We were privileged to hear from our District’s Global Grant Scholar for 2017-18, Georgia Richards last Thursday.
She was introduced to the club by the District’s Global Grants Committee Chair, Haida Passos. Georgia is from Brisbane and graduated from a Bachelor of Science in Biomedical Science with First Class Honours in Pharmacology from the University of Queensland in 2015. Her Honours research focused on the management of chronic non-cancer pain which led Georgia to pursue a career in medical research working in the non-for-profit sector. Georgia has now been accepted into the University of Oxford to study for her Doctorate of Philosophy (DPhil/PhD) in Primary Health Care. Her PhD research will focus on evidence-based medicine with the outcome to improve disease prevention and treatment. Georgia will be supervised by Professor Carl Heneghan who is the Director of the Centre for Evidence-Based Medicine in Oxford, a General Practitioner and leading medical researcher in Evidence-Based Medicine. Without the support of the Rotary Global Grant, Georgia would not have had this incredible opportunity.
Georgia told us that

A part-time job in a Pharmacy while I was studying gave me first-hand exposure to the problem of prescription medication misuse and abuse, particularly strong pain medications like opioids.  When I began speaking with patients who would come into the Pharmacy for their pain medications, they would tell me about their chronic pain and how much it was affecting their lives. Initially, I could not understand what they meant by ‘chronic’ pain; I had been in pain before, we all have, but how could their pain just never go away?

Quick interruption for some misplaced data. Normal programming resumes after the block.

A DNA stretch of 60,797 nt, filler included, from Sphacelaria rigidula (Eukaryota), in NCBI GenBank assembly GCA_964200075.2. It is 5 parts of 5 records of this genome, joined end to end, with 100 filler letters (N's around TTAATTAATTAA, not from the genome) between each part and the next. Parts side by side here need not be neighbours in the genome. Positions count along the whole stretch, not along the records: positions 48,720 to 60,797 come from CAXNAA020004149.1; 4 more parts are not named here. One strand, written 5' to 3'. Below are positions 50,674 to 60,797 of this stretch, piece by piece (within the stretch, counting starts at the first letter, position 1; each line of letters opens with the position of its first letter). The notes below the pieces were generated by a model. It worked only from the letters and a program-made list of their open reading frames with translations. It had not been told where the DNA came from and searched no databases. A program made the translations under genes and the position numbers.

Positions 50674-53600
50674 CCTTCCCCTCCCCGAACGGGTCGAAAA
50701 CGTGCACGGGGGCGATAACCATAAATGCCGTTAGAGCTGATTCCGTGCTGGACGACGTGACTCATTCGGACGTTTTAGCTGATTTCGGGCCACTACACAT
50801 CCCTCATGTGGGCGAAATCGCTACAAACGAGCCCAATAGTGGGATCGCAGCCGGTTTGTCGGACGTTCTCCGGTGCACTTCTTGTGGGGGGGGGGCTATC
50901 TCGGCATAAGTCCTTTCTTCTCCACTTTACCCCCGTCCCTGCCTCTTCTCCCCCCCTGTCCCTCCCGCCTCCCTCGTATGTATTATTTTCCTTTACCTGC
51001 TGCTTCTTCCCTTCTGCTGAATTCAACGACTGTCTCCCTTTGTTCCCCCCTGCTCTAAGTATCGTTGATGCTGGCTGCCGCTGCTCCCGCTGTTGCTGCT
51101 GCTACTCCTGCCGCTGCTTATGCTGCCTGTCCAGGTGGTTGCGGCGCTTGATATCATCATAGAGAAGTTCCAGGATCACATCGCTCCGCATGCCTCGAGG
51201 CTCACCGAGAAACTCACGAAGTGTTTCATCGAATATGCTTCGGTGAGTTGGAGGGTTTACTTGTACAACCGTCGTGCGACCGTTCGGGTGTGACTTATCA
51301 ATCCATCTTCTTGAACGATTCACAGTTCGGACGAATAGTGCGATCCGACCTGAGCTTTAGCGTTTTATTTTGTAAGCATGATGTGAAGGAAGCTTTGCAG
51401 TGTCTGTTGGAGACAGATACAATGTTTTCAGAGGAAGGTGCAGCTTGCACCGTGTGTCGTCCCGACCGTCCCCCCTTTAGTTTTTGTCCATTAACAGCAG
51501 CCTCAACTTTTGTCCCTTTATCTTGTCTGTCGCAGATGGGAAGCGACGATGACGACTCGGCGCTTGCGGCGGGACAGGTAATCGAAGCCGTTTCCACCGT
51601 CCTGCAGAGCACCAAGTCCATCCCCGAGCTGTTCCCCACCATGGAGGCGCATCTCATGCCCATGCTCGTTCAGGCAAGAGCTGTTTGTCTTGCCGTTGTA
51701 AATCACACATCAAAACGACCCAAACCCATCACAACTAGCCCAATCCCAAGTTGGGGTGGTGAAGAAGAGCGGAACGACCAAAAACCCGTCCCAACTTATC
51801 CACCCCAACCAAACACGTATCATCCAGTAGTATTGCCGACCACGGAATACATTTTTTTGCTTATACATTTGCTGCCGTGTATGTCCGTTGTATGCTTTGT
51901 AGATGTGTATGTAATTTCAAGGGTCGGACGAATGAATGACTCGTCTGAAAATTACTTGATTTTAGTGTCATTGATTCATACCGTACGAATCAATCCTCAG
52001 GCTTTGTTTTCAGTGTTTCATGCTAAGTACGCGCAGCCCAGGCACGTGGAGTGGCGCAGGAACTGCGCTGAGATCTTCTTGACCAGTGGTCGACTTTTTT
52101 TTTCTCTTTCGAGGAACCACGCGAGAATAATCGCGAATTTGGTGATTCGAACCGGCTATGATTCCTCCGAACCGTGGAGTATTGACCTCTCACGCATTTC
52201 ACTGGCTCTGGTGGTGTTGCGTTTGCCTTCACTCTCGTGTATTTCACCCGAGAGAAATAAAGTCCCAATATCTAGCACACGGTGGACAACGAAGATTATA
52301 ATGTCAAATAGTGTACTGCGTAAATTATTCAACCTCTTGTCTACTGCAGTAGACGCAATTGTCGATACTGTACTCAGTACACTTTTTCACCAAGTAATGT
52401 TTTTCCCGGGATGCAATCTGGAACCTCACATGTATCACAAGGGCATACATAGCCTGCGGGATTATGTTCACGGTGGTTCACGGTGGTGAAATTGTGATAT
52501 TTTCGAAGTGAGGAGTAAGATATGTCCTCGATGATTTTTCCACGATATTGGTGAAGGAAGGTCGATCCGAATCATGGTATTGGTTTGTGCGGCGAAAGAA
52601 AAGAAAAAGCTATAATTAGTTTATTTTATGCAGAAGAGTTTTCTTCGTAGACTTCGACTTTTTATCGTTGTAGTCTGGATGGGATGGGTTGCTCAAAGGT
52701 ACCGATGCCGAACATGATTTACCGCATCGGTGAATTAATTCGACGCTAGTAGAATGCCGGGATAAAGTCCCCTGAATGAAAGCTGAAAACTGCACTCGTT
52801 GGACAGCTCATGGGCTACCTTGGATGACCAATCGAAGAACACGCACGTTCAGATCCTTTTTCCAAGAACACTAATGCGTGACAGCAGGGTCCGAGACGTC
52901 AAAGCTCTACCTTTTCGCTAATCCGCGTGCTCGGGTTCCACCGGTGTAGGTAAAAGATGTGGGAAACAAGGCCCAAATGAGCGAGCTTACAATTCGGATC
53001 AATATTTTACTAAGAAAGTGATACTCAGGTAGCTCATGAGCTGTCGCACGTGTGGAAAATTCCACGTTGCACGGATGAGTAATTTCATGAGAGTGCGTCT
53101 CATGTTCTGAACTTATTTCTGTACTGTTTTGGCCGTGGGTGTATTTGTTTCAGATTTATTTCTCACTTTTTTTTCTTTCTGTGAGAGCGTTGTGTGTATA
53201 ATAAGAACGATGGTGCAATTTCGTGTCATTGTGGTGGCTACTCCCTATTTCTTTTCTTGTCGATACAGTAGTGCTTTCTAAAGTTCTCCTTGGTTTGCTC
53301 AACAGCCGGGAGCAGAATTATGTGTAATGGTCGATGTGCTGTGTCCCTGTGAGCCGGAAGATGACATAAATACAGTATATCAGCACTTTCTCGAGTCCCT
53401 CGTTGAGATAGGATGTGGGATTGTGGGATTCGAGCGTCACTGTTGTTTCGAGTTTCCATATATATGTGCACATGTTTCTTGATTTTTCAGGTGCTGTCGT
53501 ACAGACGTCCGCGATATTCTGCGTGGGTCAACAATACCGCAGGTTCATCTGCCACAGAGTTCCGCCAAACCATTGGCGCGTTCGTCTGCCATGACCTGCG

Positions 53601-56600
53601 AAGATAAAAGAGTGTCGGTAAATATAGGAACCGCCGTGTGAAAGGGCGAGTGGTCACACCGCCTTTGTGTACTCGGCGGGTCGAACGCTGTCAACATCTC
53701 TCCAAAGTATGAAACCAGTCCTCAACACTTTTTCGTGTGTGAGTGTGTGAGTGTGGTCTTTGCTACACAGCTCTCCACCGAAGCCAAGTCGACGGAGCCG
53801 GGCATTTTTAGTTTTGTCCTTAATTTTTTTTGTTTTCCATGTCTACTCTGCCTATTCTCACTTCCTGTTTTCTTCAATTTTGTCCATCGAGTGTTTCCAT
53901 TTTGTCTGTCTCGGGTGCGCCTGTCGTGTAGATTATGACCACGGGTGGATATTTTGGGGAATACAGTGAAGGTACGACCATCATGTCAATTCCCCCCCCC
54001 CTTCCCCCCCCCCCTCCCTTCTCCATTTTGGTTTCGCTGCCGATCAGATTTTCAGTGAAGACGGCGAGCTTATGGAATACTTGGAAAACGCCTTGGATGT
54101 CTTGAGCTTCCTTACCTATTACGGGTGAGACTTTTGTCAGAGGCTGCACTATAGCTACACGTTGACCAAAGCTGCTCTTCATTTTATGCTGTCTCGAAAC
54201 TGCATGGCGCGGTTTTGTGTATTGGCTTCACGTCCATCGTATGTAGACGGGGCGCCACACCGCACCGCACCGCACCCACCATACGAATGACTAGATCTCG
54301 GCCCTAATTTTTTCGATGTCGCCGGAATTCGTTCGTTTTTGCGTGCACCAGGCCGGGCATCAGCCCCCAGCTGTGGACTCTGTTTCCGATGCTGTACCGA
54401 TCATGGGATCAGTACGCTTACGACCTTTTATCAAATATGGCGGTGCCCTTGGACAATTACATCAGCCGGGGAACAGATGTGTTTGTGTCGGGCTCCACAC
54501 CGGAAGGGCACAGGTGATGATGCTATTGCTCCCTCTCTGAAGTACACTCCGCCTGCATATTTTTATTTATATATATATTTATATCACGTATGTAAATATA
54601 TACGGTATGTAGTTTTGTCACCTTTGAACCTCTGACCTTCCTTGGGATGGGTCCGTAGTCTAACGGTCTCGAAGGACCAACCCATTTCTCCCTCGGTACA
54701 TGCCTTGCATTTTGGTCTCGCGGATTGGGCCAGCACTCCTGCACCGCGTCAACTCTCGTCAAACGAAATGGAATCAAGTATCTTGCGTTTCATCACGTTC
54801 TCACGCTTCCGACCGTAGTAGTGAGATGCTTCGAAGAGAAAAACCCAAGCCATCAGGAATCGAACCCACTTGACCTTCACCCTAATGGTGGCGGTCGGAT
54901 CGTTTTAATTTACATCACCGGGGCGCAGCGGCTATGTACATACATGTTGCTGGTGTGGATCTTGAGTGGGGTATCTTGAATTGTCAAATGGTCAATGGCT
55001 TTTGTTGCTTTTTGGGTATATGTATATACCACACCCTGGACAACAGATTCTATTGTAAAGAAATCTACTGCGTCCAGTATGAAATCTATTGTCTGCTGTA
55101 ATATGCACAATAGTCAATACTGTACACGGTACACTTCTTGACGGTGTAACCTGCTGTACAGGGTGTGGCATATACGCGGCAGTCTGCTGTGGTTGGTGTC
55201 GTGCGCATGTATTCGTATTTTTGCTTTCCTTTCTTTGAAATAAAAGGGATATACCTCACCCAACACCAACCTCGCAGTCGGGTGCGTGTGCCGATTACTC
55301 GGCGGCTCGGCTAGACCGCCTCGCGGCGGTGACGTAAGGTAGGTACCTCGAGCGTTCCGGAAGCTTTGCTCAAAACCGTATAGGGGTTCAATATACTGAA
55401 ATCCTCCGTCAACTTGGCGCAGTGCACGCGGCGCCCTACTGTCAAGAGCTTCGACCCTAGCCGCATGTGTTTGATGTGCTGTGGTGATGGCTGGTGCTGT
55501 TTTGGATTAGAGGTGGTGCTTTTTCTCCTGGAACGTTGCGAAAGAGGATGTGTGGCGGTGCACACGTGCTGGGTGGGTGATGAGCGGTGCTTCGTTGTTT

This insight became the catalyst for my Honours research project in 2015. Here, I devised and conducted a multi-disciplinary study on people with chronic low-back pain who were taking opioid medications.
After spending three months collecting data at a private hospital in Brisbane with two Pain Specialists, I realised the complexity of this condition. For the one in five Australians who live with chronic pain every day, current treatments are mostly ineffective. I also became bothered by the disparity I saw between the clinical practice of prescribing opioids and the evidence I was reading in scientific literature; this fuelled my interest in the practice of Evidence-Based Medicine. Overall, my Honours study opened my eyes to the silent epidemic of suffering, the need for better prevention and treatment and I was determined to do something about it.
While working as a research assistant for the Gallipoli Medical Research Foundation on mental health projects for Australian military veterans, a colleague who knew how determined I was to continue my research, nominated me for the Australian Women’s Weekly and Qantas, Women of the Future Awards.   Surprisingly, I was short-listed and later awarded the overall Judge’s Choice Winner selected by Lucy Turnbull, Julie Bishop and Lisa Wilkinson, among others, for my passion and dedication to help others. The prize money allowed me to attend and present my research findings at the 16th World Congress on Pain in Yokohama Japan, interview face-to-face for my PhD in Oxford, complete a research trainee program at Cochrane UK and travel here this week to meet you all.  A combination of my educational and professional experiences have highlighted the important impact research can have on advancing the health and wellbeing of individuals, the community and globally. I have gained the skills and persisted to receive the opportunities to continue to make an impact. However, without financial support none of this would have be possible.

Undertaking an international PhD at Oxford is an incredible opportunity I will always cherish. However, this privilege comes with an extremely large price tag. I applied for countless scholarships – from the Rhodes, the John Monash and an array of UK Commonwealth scholarships, only to be unsuccessful. Receiving the notification from The Rotary Foundation that I would be financially supported by your District allowed me to confirm my position at Oxford and subsequently receive further funding.

I chose the career of medical research to contribute to finding solutions for the big problems we face in healthcare that will ultimately help others. Now, as a Rotary Scholar, I can continue to make an impact to the health of our local and international community. The future of Australia depends on science, innovation and leaders to inspire the next generation of Australians. This is exactly what I am committed to do.”